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On This Day In

                   Weather History...

April 26th

Local and Regional Events:

April 26, 1986:

Intense thunderstorms swept across southeast South Dakota, southwest Minnesota, and northwest Iowa. Baseball size hail fell in a 15-mile wide swath from near Pickstown to Scotland, South Dakota. The large hail caused extensive damage to windows, roofs, siding, and vehicles in the path of the storm. Wind gusts of 70 to 80 mph and rain amounts of 2 or more inches in a short period (including 5 inches at Centerville) were reported in southeast South Dakota. Several tornadoes moved across northwest Iowa including one that ran across part of Lyon County destroying several farmsteads. Another tornado moved through Lyon County, Iowa into Nobles County, Minnesota damaging, at least, 16 separate farms. Another tornado touched down briefly on the south side of Okebena in Jackson County destroying or damaging several houses.

 

April 26, 1991:

During a severe thunderstorm event, large hail fell over parts of Brown, Spink, Hand, and Buffalo Counties. Both Brown and Hand Counties received hail up to 1.75 inches in diameter.

 

April 26, 2008:

A strong low-pressure area brought widespread heavy snow of 6 to 20 inches to most of northeast South Dakota for much of the 25th and into the early morning hours of the 26th. The precipitation began as light freezing rain in the early morning across parts of the area before changing to all snow by mid-morning. As the low-pressure area intensified, snowfall rates and the north winds also increased. The heavy snow combined with the high winds created widespread visibility problems along with large snowdrifts. Snowfall amounts included, 6 inches at Andover, Britton, Gann Valley, and 15 miles south of Miller, 8 inches at Roy Lake, 9 inches at Clark, Big Stone City, Hillside Colony, and Sisseton, 10 inches 7 miles south of Bristol, and 11 inches at Hayti. Locations with a foot or more of snowfall included 12 inches at Wilmot, Webster, and Waubay, 13 inches at Milbank, 15 inches at Castlewood, 16 inches near Victor, and near Summit, 17 inches at Clear Lake, 19 inches at Watertown, and 20 inches at Bryant.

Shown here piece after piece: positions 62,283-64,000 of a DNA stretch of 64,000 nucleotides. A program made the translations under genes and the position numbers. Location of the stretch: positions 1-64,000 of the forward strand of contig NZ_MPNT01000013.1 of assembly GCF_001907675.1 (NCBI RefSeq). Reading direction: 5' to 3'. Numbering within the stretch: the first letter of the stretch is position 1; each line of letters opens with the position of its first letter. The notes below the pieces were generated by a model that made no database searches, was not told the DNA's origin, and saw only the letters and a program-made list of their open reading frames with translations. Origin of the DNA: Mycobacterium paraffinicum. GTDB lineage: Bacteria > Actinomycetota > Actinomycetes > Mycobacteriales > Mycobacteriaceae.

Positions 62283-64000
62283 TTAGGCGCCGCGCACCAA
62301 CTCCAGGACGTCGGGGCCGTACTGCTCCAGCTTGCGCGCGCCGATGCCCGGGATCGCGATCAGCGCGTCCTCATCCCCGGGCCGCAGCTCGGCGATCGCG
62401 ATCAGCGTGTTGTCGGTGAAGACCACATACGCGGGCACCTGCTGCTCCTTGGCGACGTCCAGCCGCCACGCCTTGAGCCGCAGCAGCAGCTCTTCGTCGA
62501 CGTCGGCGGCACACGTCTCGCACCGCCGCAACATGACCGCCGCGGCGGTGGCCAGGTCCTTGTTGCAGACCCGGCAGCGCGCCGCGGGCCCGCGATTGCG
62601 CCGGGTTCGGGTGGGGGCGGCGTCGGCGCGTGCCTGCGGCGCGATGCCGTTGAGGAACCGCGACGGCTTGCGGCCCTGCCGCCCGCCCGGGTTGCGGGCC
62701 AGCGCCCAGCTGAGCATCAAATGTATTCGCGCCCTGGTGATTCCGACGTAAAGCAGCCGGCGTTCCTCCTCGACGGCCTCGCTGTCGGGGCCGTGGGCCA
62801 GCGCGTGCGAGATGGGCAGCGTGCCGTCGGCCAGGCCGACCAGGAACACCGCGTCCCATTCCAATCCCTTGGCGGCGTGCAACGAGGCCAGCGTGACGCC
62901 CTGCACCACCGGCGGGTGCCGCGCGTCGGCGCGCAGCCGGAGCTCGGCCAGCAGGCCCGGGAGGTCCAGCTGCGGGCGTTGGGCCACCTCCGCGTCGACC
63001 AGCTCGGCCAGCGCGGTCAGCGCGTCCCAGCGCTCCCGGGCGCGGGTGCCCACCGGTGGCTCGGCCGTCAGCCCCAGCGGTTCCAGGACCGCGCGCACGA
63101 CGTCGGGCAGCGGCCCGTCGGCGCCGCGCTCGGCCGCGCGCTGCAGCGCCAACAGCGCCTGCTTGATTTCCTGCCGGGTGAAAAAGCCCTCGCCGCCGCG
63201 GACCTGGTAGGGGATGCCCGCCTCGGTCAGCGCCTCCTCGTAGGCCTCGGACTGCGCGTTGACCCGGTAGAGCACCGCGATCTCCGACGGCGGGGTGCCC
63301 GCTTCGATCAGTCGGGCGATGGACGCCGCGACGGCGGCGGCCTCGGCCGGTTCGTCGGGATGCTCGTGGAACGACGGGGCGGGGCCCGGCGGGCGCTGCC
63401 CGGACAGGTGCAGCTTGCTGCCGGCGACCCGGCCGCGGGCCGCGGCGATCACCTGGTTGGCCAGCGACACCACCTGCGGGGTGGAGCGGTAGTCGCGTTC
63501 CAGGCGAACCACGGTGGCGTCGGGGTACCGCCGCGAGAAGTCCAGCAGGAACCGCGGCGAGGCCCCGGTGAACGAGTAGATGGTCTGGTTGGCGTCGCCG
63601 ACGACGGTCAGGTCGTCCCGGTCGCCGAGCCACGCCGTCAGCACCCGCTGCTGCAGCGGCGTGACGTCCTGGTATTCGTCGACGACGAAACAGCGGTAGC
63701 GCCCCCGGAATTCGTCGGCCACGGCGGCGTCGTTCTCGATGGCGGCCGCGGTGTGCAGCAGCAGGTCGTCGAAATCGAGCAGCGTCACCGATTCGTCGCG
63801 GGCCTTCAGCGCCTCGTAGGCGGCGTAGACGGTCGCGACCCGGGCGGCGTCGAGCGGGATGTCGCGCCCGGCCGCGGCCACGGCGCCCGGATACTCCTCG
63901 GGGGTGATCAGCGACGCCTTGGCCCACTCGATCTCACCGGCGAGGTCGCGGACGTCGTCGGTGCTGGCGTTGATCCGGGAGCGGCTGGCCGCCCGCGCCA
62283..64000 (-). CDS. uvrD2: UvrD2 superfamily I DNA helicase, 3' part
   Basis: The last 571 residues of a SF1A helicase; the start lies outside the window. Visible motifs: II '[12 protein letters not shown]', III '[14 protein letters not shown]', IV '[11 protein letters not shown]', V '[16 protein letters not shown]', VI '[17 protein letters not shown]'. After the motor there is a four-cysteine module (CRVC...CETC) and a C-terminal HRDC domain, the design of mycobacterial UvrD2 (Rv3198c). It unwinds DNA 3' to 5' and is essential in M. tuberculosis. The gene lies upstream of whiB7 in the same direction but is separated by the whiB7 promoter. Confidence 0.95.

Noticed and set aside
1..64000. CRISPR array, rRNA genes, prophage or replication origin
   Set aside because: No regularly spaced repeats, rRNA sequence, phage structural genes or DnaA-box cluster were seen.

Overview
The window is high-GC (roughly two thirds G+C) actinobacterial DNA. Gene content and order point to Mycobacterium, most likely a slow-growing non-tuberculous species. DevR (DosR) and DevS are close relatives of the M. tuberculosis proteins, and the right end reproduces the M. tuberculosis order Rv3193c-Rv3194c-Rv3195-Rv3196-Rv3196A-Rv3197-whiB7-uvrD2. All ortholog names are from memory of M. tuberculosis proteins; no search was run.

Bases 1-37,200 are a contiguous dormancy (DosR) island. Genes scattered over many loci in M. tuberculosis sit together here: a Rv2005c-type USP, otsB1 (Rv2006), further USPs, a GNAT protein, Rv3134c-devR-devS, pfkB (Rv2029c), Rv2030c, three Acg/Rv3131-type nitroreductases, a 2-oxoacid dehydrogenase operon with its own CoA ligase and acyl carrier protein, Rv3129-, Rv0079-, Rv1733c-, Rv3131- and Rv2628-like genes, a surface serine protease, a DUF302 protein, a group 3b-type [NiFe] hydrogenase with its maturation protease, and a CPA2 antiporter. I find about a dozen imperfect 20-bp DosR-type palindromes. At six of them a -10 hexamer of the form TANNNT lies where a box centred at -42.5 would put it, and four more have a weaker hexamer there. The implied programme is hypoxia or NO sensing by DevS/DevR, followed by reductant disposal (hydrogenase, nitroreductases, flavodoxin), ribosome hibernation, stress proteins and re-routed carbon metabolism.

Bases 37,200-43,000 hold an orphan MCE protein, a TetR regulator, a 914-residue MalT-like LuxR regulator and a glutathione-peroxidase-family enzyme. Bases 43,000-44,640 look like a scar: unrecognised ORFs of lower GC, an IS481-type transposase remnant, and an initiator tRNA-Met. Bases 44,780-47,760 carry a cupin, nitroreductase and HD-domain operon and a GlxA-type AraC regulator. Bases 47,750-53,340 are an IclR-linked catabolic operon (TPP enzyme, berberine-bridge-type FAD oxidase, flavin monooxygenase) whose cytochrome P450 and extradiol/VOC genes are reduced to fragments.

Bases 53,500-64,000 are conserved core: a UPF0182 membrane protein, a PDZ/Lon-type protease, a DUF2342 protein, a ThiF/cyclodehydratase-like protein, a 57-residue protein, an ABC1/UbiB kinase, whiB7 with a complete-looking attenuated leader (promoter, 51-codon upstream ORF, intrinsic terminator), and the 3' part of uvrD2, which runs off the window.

There were some automobiles that went into the ditch along with many other vehicles damaged in accidents. Many stranded motorists had to abandon their vehicles in the hardest hit areas. Travel was not advised across the entire area. A school bus slid into a ditch east of Castlewood with no injuries occurring. Interstate-29 was closed from 3 pm the 25th until 3 pm on the 26th from Brookings north to the North Dakota border. Also, South Dakota State Highway 12 was closed from Webster to the Minnesota line from the afternoon of the 25th until the late morning of the 26th. Most counties affected by the storm opened emergency shelters when Interstate 29 was closed to house stranded motorists. Also, many schools were closed across the area.

The very heavy snow set several records across the area. The 19 inches at Watertown broke its all-time 24-hour snowfall record of 16 inches. Both Victor and Clear Lake had their second-highest snowfall ever recorded in a 24 hour period. Watertown, along with several other locations in northeast South Dakota, received near record or record snowfall for the month of April. In fact, Watertown's 29.5 inches of snow for the month of April was almost their normal seasonal snowfall.

 

Local Climate Information:

Click HERE for daily climate information for Aberdeen, Mobridge, Pierre, Sisseton, and Watertown.

Click HERE for daily climate information for Sioux Falls, Huron, Mitchell, and Sioux City.

 

U.S.A and Global Events for April 26th:

1884: Tornadoes were hard to capture on old cameras with their hard to use glass plate negatives. The first recorded photograph of a tornado was taken on this date by A.A. Adams near Garnett, Kansas. Click HERE for more information from Weatherwise.

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The photographer, A. A. Adams took the photograph from a street corner near the United Presbyterian Church. It is reported to be the earliest known photograph of a tornado.

 

1978: An unusually strong occluded front swept out of the Gulf of Alaska and produced the first April thunderstorm of record at Fairbanks. Pea-size hail fell northeast of Fairbanks from thunderstorms whose tops were less than 8000 feet.

   

1986: The Chernobyl nuclear power station in Kiev Ukraine suffered a massive explosion. The radioactive cloud of particles and gas carried westward and northwestward, contaminating large areas of Europe in the following week. Click HERE for more information from the History Channel.

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Chernobyl Disaster aftermath shows very extensive damage to the main reactor hall (image center) and turbine building (image lower left).

 

Click HERE for more This Day in Weather History from the Southeast Regional Climate Center.